Why Multitasking Doesn’t Work

Multitasking is one of the biggest buzzwords in business – but the reality is that there is no such thing!

As a matter of fact, the human mind is physically incapable of processing two simultaneously occurring actions.  Instead, what happens during alleged multitasking episodes is that the brain rapidly switches back and forth between tasks.  This task shifting sounds okay, until you realize the consequences…

Your short term memory is only capable of processing between 5-9 things at any given time.  That means that if you’re trying to cram in more information than will fit, something’s going to get lost.  You or your employees are simply going to forget big chunks of the data you’re trying to assimilate.  (Interestingly enough, hypnotists learn that one of the quickest ways to induce temporary amnesia is to introduce distractions.)

One alarming study publicized in the New York Times showed that workers at Google took up to 15 minutes to return to prior levels of productivity when interrupted by a text or incoming email simply because they couldn’t get their minds back in gear.  Chief analyst Johnathan Spira of Basex, a business research firm, estimated the cost of those interruptions at roughly $650 billion per year!

More Alarming Statistics about Multitasking

In his book, Brain Rules, molecular biologist John Medina notes that multitaskers experience a 40% drop in productivity across the board.  Not only that, but they also take 50% longer to accomplish a single task and make up to 50% more errors than workers who focus on a single task at a time.  The result?  You end up with decreased efficiency, higher payroll costs and sub-par products.  Multitasking doesn’t sound quite so good anymore does it?

Would you like your employees to smoke marijuana at work?  No?  What if I told you that some studies indicate that it’s better than multitasking.  As an example, the BBC News reports that the effects of multitasking on IQ are more than twice as bad as smoking marijuana.  The study they cited found that multitaskers experienced a temporary drop in IQ of up to ten points.  That’s compared to the four point drop most experience after smoking a joint.

In addition, multitasking – or attempting to do so – drastically increases stress levels as well.  Indeed, the Seattle Times reports that “cognitive overload” is a significant factor contributing to the “stressing out” of the American workforce.  This stress can have negative effects on workplace morale, personal lives and even overall health, as stress is a huge trigger for heart disease, high blood pressure and stroke.

How to Avoid the Dangers of Multitasking

Is it just a coincidence that the popularity of multitasking has risen in step with the proliferation of technology?  Probably not.  Technology makes attempted multitasking easier.  With email, instant messaging, texts and the internet in general at your fingertips, it’s hard not to be tempted into trying to do more than one thing at a time.  But technology isn’t the root cause of this productivity-killing habit.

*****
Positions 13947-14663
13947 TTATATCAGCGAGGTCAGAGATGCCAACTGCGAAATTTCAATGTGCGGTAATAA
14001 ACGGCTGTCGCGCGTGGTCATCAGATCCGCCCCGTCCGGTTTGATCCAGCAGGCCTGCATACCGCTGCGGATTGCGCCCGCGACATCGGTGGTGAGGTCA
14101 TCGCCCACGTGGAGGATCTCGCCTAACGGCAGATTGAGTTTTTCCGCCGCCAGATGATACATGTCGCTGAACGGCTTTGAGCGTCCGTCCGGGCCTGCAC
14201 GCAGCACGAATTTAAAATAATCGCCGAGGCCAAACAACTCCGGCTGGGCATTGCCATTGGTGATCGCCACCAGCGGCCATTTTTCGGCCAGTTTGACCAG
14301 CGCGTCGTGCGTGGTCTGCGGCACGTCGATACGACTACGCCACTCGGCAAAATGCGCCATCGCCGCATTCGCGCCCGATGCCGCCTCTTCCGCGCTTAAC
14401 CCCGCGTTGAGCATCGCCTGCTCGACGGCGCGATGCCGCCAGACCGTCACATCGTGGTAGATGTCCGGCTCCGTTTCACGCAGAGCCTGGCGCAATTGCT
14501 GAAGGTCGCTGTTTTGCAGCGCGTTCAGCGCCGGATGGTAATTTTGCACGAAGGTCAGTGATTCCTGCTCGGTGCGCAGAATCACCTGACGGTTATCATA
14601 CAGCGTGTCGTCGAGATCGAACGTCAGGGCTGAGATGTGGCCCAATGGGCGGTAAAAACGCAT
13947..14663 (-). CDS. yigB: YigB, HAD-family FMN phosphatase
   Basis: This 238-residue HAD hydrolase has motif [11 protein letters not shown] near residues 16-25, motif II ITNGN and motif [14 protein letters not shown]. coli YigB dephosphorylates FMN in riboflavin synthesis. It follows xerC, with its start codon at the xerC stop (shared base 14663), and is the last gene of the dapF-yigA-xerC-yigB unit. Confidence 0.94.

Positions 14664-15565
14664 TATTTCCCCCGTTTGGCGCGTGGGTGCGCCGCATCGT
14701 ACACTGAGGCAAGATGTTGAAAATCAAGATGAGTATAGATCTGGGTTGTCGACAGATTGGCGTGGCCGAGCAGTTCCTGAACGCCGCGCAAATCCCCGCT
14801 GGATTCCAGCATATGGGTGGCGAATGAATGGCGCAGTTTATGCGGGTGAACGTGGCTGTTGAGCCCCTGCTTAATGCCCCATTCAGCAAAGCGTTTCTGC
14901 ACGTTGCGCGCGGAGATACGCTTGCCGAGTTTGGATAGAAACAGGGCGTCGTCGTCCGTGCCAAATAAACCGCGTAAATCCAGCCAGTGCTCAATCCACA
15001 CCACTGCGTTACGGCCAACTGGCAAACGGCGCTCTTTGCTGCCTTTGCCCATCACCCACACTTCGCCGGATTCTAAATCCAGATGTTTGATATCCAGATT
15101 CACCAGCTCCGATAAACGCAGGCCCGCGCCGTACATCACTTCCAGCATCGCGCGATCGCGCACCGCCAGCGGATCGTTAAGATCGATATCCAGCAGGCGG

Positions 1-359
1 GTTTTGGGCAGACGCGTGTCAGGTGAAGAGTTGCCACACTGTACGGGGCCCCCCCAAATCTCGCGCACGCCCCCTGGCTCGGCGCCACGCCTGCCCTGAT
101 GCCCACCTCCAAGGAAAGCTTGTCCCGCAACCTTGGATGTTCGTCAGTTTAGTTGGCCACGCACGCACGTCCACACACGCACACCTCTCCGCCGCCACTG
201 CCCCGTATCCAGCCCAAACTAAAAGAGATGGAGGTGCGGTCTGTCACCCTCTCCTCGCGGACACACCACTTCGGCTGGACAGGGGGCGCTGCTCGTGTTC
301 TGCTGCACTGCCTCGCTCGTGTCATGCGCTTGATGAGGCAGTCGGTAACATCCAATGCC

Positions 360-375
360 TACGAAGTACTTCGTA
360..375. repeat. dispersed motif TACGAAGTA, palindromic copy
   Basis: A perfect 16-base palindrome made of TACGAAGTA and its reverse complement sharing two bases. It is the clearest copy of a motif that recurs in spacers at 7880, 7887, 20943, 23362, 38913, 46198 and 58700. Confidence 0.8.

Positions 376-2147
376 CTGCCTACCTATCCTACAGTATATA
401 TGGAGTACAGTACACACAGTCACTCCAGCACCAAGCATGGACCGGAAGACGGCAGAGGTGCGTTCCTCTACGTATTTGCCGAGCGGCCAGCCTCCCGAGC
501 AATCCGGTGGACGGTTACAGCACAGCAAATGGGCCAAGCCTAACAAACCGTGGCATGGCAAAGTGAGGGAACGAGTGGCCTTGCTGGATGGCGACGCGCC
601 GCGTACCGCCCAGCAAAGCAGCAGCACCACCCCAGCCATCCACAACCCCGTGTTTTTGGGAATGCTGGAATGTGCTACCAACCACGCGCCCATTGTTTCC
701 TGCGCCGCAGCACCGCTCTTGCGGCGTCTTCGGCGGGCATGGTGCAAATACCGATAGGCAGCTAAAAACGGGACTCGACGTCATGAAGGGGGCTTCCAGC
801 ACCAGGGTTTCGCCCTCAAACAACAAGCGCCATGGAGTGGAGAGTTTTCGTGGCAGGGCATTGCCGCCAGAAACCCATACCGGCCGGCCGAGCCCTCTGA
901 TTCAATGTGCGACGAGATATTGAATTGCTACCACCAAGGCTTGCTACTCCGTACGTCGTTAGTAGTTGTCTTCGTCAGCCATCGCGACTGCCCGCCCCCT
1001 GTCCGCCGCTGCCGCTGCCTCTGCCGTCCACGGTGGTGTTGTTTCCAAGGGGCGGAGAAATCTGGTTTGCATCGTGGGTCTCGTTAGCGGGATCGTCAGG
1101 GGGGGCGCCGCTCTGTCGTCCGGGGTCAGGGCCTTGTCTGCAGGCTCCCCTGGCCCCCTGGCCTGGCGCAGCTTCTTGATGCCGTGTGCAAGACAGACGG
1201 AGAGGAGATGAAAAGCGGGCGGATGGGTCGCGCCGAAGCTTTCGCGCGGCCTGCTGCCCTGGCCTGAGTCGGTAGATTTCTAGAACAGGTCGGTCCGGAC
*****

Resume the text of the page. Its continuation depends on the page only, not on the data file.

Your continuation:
Author David Levy, a professor in the University of Washington’s School of Information, writes in his book Scrolling Forward that multitasking – or, what we call “multitasking” – is essentially an imbalance of priorities that we, through bad business practices and reliance on “common knowledge” rather than actual data, have perpetuated.  Somebody, somewhere once said, “Balancing two things at once makes me twice as productive,” and – in spite of all the evidence to the contrary – business leaders still believe this seemingly-logical statement.

So how to you stop this vicious cycle?

Peter Bregman of the Harvard Business Review suggests a three-step solution:

Turn Off or Block Out Distractions

Turn off the cellphone, the IM chat room, and your Facebook and Twitter accounts.  Shut the door.  Pull the shades.  Basically, anything you can do to reduce the temptation to slip away from the task at hand will benefit your productivity in the long run.

Shorten Your Deadlines

It seems counterintuitive, but Bregman suggests that by shortening his deadlines, he forced his mind to concentrate.  Similarly, it might also be helpful for you to “serial task,” as one Internet commenter put it.  This process involves creating a “to do” list that’s prioritized or grouped by task commonality in order to keep everything in perspective.

Allow for Backsliding

Sometimes, it’s simply impossible to block everything else out.  As a result, it’s important that you not allow yourself to become so reliant on total focus that slight distractions completely destroy your productivity.

Lastly, scientists suggest taking short breaks or accomplishing dissimilar tasks back-to-back in order to allow the brain to recharge and avoid stress, memory loss and other unnecessary interruptions in productivity.  Doing so represents a far better approach to take in order to improve overall productivity than attempting to multitask ineffectively!

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